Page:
Anisotropic Fast Marching

Important: Please read the installation page for details about how to install the toolboxes. $\newcommand{\dotp}[2]{\langle #1, #2 \rangle}$ $\newcommand{\enscond}[2]{\lbrace #1, #2 \rbrace}$ $\newcommand{\pd}[2]{ \frac{ \partial #1}{\partial #2} }$ $\newcommand{\umin}[1]{\underset{#1}{\min}\;}$ $\newcommand{\umax}[1]{\underset{#1}{\max}\;}$ $\newcommand{\umin}[1]{\underset{#1}{\min}\;}$ $\newcommand{\uargmin}[1]{\underset{#1}{argmin}\;}$ $\newcommand{\norm}[1]{\|#1\|}$ $\newcommand{\abs}[1]{\left|#1\right|}$ $\newcommand{\choice}[1]{ \left\{ \begin{array}{l} #1 \end{array} \right. }$ $\newcommand{\pa}[1]{\left(#1\right)}$ $\newcommand{\diag}[1]{{diag}\left( #1 \right)}$ $\newcommand{\qandq}{\quad\text{and}\quad}$ $\newcommand{\qwhereq}{\quad\text{where}\quad}$ $\newcommand{\qifq}{ \quad \text{if} \quad }$ $\newcommand{\qarrq}{ \quad \Longrightarrow \quad }$ $\newcommand{\ZZ}{\mathbb{Z}}$ $\newcommand{\CC}{\mathbb{C}}$ $\newcommand{\RR}{\mathbb{R}}$ $\newcommand{\EE}{\mathbb{E}}$ $\newcommand{\Zz}{\mathcal{Z}}$ $\newcommand{\Ww}{\mathcal{W}}$ $\newcommand{\Vv}{\mathcal{V}}$ $\newcommand{\Nn}{\mathcal{N}}$ $\newcommand{\NN}{\mathcal{N}}$ $\newcommand{\Hh}{\mathcal{H}}$ $\newcommand{\Bb}{\mathcal{B}}$ $\newcommand{\Ee}{\mathcal{E}}$ $\newcommand{\Cc}{\mathcal{C}}$ $\newcommand{\Gg}{\mathcal{G}}$ $\newcommand{\Ss}{\mathcal{S}}$ $\newcommand{\Pp}{\mathcal{P}}$ $\newcommand{\Ff}{\mathcal{F}}$ $\newcommand{\Xx}{\mathcal{X}}$ $\newcommand{\Mm}{\mathcal{M}}$ $\newcommand{\Ii}{\mathcal{I}}$ $\newcommand{\Dd}{\mathcal{D}}$ $\newcommand{\Ll}{\mathcal{L}}$ $\newcommand{\Tt}{\mathcal{T}}$ $\newcommand{\si}{\sigma}$ $\newcommand{\al}{\alpha}$ $\newcommand{\la}{\lambda}$ $\newcommand{\ga}{\gamma}$ $\newcommand{\Ga}{\Gamma}$ $\newcommand{\La}{\Lambda}$ $\newcommand{\si}{\sigma}$ $\newcommand{\Si}{\Sigma}$ $\newcommand{\be}{\beta}$ $\newcommand{\de}{\delta}$ $\newcommand{\De}{\Delta}$ $\newcommand{\phi}{\varphi}$ $\newcommand{\th}{\theta}$ $\newcommand{\om}{\omega}$ $\newcommand{\Om}{\Omega}$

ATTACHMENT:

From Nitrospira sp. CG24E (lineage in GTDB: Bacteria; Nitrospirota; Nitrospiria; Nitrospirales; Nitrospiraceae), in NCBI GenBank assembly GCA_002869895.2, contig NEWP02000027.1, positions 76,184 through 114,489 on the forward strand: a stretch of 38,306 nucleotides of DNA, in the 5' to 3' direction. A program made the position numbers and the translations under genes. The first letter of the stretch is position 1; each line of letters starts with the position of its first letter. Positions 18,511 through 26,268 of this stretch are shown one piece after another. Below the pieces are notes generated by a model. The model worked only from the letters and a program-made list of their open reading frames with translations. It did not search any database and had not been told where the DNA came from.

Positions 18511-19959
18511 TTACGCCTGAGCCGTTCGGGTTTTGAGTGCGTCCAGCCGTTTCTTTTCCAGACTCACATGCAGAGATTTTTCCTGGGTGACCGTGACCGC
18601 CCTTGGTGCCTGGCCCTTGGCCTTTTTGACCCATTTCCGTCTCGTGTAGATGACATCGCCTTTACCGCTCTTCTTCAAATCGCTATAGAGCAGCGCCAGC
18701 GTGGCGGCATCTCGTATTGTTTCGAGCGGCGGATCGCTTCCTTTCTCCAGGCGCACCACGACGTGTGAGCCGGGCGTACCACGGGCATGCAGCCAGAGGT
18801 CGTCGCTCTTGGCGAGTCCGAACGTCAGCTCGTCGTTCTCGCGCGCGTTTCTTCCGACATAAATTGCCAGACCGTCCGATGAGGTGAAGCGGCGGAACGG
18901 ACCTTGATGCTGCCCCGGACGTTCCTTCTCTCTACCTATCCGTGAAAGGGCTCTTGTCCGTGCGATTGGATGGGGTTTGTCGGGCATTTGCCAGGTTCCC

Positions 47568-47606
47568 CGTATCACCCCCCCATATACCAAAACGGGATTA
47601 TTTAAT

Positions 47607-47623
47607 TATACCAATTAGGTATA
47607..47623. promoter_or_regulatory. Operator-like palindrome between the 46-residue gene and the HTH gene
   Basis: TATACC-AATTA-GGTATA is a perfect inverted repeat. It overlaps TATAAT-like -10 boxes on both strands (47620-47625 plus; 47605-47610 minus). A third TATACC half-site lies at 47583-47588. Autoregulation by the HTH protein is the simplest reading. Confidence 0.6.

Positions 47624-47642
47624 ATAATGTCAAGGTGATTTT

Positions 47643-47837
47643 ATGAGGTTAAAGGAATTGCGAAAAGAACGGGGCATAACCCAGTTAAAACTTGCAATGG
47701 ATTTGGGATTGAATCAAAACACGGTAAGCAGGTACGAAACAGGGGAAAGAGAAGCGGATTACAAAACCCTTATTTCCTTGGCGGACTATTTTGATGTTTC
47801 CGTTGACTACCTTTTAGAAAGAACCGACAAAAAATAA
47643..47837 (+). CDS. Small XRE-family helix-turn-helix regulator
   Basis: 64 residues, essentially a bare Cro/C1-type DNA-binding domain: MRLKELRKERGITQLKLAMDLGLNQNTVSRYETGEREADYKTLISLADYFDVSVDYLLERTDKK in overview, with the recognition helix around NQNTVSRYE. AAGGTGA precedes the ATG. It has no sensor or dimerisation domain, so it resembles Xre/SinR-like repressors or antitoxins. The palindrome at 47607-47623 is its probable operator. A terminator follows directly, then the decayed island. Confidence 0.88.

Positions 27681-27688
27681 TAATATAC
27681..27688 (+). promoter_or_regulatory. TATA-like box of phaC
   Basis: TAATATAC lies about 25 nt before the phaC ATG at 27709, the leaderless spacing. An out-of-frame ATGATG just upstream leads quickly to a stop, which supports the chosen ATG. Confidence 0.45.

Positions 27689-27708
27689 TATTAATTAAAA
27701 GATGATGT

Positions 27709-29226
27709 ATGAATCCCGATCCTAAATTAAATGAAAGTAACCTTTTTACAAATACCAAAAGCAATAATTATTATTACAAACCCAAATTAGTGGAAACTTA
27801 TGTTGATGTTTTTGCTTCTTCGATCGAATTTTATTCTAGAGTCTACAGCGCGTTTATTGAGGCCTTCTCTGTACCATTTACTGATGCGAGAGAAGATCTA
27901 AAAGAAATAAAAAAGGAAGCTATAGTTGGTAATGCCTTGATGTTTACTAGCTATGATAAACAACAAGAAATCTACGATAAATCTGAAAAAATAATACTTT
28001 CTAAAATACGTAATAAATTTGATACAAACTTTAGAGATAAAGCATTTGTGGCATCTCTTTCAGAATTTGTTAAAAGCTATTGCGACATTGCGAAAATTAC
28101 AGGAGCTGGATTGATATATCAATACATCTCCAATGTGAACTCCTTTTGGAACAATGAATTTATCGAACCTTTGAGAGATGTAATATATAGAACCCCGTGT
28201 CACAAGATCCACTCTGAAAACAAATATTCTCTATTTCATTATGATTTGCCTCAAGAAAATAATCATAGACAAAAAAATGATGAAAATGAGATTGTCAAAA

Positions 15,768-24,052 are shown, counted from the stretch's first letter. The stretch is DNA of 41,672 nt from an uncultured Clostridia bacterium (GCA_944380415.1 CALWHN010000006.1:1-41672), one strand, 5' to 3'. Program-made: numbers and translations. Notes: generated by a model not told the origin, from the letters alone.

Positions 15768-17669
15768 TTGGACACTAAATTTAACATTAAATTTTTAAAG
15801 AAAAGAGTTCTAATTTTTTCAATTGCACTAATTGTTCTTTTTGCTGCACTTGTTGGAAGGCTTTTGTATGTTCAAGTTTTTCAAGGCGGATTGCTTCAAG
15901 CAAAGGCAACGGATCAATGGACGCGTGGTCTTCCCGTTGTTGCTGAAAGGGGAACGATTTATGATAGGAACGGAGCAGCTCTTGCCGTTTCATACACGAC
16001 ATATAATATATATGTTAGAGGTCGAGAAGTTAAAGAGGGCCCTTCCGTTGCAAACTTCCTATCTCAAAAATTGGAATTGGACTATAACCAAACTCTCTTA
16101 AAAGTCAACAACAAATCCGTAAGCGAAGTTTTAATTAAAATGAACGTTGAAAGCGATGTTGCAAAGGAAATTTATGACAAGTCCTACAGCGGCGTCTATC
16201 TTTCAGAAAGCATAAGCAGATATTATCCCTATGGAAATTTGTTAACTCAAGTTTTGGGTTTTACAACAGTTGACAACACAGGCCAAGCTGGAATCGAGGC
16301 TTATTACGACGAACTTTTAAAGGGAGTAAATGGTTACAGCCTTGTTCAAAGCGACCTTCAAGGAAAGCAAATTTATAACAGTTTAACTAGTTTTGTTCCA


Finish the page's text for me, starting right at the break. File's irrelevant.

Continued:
This tour explores the use of geodesic distances for anisotropic metric.

In [8]:
warning off
warning on

Structure Tensor Field

An anisotropic metric is given through a tensfor field |T| which is an |(n,n,2,2)| array, where |T(i,j,:,:)| is a positive definite symmetric matrix that define the metric at pixel |(i,j)|.

Here we extract the tensor field whose main eigenvector field is alligned with the direction of the texture. This can be achieved using the structure tensor field, which remove the sign ambiguity by tensorizing the gradient, and remove noise by filtering.

Load an image that contains an oscillating texture.

In [9]:
name = 'fingerprint';
n = 150;
M = rescale(load_image(name,n));

Compute its gradient.

In [10]:
options.order = 2;
G = grad(M,options);

Compute a rank-1 tensor with main eigenvector aligned in the direction orthogonal to the gradient.

In [11]:
T = zeros(n,n,2,2);
T(:,:,1,1) = G(:,:,2).^2;
T(:,:,2,2) = G(:,:,1).^2;
T(:,:,1,2) = -G(:,:,1).*G(:,:,2);